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Bruce Holland

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Drawing On The Right Hand Side of the Brain

Research shows that most companies want be more innovative. The results of a recent Bain and Co. survey of more than 200 global senior executives showed 80% of the respondents rated "becoming more innovative" amongst their top three priorities for achieving company success. Two-thirds admitted their businesses were not close to realizing full potential and 91% of executives across all industries surveyed called increasing the company's capacity for innovation critical to creating future competitive advantage.

This Strategic Snippet is the third in a series, on how to build more innovation into your organisation. It deals with an important tool to improve innovation ... one that's available to everyone, but most people are either too scared of it or don't know about it. The right brain is an image processor. It deals with pictures and emotions, feelings and relationships. It is creative, intuitive, trusting. It is far better connected to the enormous power of the subconscious than the left brain. Compared with the subconscious, the conscious mind is very limited and yet this is where most of us try to solve our problems.

The reason I took up art in my forties was to develop this connection with my right brain and subconscious.

My first introduction to drawing was through Betty Edward's book: "Drawing on the Right Side of the Brain". This book has become a classic and helped many people who believed they were incapable of drawing, including me! It shows techniques so you can consciously access the right side of the brain. Basically it helps you see (and draw) what is there rather than what you think is there.

I will never forget one of the exercises in Edward's book. I was asked to draw a quite complicated outline of the face and figure of a man. The result was a disaster! Next I was asked to turn the book upside down and draw the same outline again. I could not believe what happened, instead of drawing what my brain said I should draw this exercise turned off my left brain long enough to give my right brain a chance to simply draw the shape that was in front of me.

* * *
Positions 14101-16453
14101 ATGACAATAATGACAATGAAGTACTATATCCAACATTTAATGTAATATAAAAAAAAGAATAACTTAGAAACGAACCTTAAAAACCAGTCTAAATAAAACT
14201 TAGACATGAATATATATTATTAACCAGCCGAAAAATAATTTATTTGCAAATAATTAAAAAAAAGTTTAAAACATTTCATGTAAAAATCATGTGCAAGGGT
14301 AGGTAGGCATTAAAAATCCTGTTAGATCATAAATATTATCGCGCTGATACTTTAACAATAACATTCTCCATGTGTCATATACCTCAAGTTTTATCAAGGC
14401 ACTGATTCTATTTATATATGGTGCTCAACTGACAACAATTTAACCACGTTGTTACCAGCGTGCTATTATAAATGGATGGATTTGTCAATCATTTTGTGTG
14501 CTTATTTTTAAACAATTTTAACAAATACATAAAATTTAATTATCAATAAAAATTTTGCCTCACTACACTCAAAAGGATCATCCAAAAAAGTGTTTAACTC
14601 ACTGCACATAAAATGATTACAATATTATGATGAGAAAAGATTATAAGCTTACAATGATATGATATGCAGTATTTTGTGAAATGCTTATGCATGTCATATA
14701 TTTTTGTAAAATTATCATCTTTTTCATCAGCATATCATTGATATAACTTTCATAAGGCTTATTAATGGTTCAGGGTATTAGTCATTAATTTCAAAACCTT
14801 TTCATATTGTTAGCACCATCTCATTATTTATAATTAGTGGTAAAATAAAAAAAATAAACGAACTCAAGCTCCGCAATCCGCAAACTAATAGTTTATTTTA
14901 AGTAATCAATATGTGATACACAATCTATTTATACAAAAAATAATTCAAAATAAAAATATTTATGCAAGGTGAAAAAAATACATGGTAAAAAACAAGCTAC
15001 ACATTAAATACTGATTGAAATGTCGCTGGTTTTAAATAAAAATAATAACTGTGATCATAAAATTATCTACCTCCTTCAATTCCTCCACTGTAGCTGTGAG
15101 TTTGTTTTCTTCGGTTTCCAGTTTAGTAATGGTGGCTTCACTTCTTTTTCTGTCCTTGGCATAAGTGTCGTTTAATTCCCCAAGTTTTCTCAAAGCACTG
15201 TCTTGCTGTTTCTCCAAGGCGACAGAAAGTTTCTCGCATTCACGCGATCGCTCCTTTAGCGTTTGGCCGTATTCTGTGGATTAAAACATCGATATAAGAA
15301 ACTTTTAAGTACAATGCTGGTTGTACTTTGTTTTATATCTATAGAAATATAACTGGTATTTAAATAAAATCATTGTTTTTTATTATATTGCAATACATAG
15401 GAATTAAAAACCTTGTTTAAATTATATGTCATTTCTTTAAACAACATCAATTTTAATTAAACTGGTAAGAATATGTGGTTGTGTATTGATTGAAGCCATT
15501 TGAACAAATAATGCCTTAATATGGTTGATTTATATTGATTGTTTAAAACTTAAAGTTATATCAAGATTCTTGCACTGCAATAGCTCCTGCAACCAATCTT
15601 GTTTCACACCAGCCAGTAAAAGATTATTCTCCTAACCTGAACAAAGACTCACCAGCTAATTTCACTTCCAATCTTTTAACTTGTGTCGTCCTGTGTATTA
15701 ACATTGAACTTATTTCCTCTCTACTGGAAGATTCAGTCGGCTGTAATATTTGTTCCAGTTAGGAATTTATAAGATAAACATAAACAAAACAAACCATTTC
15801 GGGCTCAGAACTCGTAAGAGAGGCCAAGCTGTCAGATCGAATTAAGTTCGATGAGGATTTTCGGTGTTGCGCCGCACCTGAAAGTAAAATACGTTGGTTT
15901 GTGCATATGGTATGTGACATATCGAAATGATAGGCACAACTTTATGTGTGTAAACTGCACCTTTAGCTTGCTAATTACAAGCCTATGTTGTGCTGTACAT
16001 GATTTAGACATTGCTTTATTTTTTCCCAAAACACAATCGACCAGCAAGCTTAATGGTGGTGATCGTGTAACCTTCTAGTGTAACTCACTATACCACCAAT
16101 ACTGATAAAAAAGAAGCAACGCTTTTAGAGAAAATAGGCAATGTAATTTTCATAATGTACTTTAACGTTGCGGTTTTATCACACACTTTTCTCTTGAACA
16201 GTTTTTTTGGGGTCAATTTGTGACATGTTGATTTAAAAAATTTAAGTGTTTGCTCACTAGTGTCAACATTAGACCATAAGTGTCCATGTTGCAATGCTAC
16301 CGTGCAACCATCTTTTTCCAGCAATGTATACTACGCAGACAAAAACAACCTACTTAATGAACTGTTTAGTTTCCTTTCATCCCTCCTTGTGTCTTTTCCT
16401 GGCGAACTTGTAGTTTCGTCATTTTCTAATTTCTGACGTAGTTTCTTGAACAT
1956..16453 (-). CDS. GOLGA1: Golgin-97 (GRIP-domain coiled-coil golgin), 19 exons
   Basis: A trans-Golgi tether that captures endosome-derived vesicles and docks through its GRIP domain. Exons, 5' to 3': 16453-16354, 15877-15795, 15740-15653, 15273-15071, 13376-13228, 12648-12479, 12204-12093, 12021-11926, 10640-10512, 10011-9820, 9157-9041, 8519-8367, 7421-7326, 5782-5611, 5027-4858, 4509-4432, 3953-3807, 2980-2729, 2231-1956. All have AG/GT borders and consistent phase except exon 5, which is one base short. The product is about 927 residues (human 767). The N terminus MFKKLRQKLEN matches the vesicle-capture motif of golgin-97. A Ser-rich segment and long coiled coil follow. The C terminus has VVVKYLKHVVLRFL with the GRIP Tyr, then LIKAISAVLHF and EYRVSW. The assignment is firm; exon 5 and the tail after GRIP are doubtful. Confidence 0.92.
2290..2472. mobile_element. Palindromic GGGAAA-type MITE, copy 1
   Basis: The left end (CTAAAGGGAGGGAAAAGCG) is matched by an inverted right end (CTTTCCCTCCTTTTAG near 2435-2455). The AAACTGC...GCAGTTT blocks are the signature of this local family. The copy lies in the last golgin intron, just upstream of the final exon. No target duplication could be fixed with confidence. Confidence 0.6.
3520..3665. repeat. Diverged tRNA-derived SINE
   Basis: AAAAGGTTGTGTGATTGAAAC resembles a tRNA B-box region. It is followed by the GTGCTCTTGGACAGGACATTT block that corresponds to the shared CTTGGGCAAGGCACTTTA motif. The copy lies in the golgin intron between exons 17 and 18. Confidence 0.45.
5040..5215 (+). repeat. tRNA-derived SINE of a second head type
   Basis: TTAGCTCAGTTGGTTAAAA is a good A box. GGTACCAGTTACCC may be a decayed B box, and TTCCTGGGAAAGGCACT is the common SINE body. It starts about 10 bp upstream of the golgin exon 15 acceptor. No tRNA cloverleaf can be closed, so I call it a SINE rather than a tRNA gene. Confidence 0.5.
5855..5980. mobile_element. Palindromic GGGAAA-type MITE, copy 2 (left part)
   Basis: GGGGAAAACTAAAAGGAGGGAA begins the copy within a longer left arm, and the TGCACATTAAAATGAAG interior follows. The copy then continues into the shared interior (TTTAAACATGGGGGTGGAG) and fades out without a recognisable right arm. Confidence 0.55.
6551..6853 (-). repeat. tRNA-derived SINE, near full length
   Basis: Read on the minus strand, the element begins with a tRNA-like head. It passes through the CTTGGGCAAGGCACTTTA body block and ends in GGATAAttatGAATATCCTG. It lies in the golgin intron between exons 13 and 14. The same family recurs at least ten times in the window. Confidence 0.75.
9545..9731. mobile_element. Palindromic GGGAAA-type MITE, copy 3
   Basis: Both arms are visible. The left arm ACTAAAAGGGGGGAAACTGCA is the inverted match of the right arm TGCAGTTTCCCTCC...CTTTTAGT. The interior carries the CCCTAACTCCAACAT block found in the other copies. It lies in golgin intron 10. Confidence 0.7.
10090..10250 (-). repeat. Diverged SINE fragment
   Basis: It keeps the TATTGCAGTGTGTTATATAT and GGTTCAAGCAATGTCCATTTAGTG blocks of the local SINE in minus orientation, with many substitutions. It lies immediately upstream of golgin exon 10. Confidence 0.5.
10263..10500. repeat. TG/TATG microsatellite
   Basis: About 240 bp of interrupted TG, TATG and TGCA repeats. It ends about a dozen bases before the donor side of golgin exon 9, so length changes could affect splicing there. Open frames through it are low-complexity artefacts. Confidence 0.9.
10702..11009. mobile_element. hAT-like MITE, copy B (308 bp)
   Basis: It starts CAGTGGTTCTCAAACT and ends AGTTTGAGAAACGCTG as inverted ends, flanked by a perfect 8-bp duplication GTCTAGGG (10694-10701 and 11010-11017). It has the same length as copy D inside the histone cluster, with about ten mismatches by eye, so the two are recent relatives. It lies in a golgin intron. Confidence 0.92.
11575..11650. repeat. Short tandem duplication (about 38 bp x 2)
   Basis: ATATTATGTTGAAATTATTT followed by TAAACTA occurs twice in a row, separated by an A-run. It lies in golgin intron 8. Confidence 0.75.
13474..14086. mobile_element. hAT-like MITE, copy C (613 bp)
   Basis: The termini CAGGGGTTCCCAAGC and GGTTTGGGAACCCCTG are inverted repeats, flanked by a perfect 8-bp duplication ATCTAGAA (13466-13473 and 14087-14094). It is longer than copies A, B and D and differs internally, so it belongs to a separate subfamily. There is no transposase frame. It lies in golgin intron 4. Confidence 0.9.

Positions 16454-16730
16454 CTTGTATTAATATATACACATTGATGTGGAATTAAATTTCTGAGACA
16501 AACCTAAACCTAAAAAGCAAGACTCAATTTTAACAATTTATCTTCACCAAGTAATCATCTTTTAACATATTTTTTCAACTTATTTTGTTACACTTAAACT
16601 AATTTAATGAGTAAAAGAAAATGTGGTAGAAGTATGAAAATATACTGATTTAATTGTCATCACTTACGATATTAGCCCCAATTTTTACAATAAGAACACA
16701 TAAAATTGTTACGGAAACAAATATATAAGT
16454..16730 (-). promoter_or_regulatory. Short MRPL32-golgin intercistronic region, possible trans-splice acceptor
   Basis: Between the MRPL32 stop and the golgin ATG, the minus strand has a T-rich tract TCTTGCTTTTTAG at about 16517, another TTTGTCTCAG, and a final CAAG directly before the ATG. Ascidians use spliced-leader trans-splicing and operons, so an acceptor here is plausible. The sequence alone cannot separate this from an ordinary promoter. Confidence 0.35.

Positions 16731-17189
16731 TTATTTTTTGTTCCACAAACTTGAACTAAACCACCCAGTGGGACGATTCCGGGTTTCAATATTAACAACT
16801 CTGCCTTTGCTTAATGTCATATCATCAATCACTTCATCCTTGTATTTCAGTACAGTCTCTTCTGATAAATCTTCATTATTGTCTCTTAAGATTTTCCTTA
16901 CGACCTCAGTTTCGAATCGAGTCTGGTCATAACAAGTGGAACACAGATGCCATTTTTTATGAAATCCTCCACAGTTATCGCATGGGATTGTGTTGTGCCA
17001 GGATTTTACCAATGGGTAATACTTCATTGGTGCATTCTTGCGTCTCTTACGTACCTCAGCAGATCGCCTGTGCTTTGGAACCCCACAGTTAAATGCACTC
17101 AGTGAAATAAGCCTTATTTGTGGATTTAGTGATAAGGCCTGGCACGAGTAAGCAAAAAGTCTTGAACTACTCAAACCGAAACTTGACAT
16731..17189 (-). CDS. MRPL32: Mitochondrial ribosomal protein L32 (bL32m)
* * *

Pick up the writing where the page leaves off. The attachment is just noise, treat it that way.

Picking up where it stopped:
Now, to put it simply, I literally see differently. It's hard to explain but before I looked and did not see. Now I see. Seeing is an important part of creativity, just think about the words we use for innovation: "I see it now!", "Throwing light on the subject", "Insight", "Getting the picture", "Suddenly the light dawns".

Everyone is an artist. Your signature is an important piece of creative art. It tells an enormous amount about your character and personality. It is your fundamental mark so original that it takes an expert to copy it. And we do it without thinking - interesting isn't it?

While I will never be a great artist, I have surprised and delighted myself at some of the stuff I've produced. The main benefit is in 'seeing' what is there rather than what my left brain thought was there. When my left brain was in control my drawing was stick-like, now I can look at the actual shapes and draw them without thinking, indeed my best paintings are those that I quite literally can not remember doing; a sure sign that I moved out of left brain thinking and into right brain thinking.

My painting above was an example where that happened. It's not Van Gogh but it's not bad for an ex bean-counter.

If you promise not to laugh, have a look at my other attempts/BruceHolland.ExamplesOfHisArtWork

The Link Between Art and Organisational Innovation

Having played with art for over 10 years, I have no doubt that it's an important tool for building creativity in individuals and innovation in organisations. It also helps strategic thinking.